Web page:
Please tell your wine-loving friends about The 30 Second Wine Advisor (weekly) and Wine Advisor Express (daily), and invite them to register for their own free subscription at http://www.wineloverspage.com/wineadvisor.

30 Second Tasting Notes:
Bargain Italian red
Salice Salentino Taurino 1997 Salice Salentino Rosso Riserva ($7.99)
One of the most consistent wine values from Southern Italy, the 1997 vintage of Salice Salentino is a clear, dark ruby color, with warm and earthy fruit aromas, plums and leather. Fresh plummy fruit and lemon-squirt acidity makes for a full, structured wine that's excellent with food. U.S. importer: Winebow Inc., NYC. (July 29, 2001)

FOOD MATCH: A natural with red meat, but it also went well with a lightly spicy vegetarian dinner, a multi-ethnic "fusion" of Indian saag paneer with a bit of mozzarella in place of the Indian cheese and orzo pasta filling in for the usual rice.

Wine 'Toon Calendar 2002!
Here's an easy, early way to please the wine lovers on your holiday-giving list: Reserve them a copy of the Wine Lovers Page Wine 'Toon Calendar! Wine lovers won't want to miss our handy and chuckle-worthy collection of cartoonist Chuck Stoudt's zany wine 'toons ... plus dozens of favorite wine quotes for every season, AND a highlighted Wine Link of the Week! If you pre-order the Wine Toon Calendar before Sept. 1, 2001, it's only $9.99 plus shipping and handling. After Sept. 1, prices will go up. Order now, and you'll be all set for holiday giving! For the details, see: http://www.wineloverspage.com/calendar/2002toon.shtml.

30 Second Administrivia
This free E-mail publication is distributed to subscribers every Monday, and our daily Wine Advisor Express is E-mailed Tuesday through Friday. Previous editions are archived at http://www.wineloverspage.com/wineadvisor/thelist.shtml.

You are on the subscription list because you registered during a visit to Robin Garr's Wine Lovers' Page. To change your E-mail address, switch from the weekly (Mondays only) to daily distribution, or for any other administrative matters, E-mail wine@wineloverspage.com. And of course we welcome feedback, suggestions, and ideas for future columns. We do not use this list for any other purpose and will never give or sell your name or E-mail to anyone.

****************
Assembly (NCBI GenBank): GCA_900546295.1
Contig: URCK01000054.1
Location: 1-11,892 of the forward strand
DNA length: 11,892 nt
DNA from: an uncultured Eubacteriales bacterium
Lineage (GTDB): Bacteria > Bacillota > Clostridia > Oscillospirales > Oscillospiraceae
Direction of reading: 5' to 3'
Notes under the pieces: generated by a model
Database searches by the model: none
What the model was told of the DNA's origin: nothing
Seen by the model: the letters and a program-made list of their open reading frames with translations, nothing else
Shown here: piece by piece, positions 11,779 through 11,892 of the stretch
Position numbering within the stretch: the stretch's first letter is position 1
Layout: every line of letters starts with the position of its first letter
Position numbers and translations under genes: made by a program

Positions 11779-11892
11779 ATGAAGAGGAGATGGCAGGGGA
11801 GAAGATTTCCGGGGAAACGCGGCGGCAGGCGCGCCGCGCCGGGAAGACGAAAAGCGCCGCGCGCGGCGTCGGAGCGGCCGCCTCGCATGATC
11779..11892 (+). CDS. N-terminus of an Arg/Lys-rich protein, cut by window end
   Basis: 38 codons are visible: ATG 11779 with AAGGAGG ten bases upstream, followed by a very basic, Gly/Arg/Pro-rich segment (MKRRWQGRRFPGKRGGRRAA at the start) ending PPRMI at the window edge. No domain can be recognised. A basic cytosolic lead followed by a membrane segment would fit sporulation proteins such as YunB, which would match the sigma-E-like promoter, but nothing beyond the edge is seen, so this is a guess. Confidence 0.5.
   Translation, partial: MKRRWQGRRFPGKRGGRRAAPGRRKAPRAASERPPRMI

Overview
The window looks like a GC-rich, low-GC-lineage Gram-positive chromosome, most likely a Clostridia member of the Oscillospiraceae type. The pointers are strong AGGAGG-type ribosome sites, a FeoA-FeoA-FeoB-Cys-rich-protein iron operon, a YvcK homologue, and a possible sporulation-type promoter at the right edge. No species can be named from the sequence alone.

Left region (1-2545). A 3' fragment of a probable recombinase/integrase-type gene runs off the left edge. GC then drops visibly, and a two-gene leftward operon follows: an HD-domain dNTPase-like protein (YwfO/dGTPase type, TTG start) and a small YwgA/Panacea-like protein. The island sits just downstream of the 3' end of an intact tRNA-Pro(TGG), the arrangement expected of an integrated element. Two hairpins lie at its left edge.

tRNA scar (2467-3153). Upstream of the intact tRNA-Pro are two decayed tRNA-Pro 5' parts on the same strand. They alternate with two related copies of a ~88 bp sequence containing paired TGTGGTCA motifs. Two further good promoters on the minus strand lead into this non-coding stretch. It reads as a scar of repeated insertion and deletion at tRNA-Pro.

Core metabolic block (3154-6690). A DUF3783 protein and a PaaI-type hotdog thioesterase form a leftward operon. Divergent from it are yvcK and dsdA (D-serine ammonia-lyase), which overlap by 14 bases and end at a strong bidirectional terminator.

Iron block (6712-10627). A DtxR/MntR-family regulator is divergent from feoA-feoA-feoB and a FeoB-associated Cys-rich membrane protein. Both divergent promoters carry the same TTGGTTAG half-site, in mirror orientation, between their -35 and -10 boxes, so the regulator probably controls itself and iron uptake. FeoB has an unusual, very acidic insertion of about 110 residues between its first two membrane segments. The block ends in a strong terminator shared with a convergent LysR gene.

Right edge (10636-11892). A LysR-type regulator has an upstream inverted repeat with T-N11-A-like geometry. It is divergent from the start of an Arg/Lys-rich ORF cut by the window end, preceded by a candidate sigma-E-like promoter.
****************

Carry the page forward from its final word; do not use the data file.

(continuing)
All the wine-tasting reports posted here are consumer-oriented. In order to maintain objectivity and avoid conflicts of interest, I purchase all the wines I rate at my own expense in retail stores and accept no samples, gifts or other gratuities from the wine industry.

More time for wine?
You don't need to wait for Mondays to read about wine! Drop in any time at the Wine Lovers' Page, http://www.wineloverspage.com, where we add new tasting notes several times each week and frequently expand our selection of wine-appreciation articles, tips and tutorials. If you'd like to talk about wine online with fellow wine enthusiasts around the world, click to our interactive, international Wine Lovers' Discussion Group forums, http://www.wineloverspage.com/forum.

Vol. 3, No. 28, July 30, 2001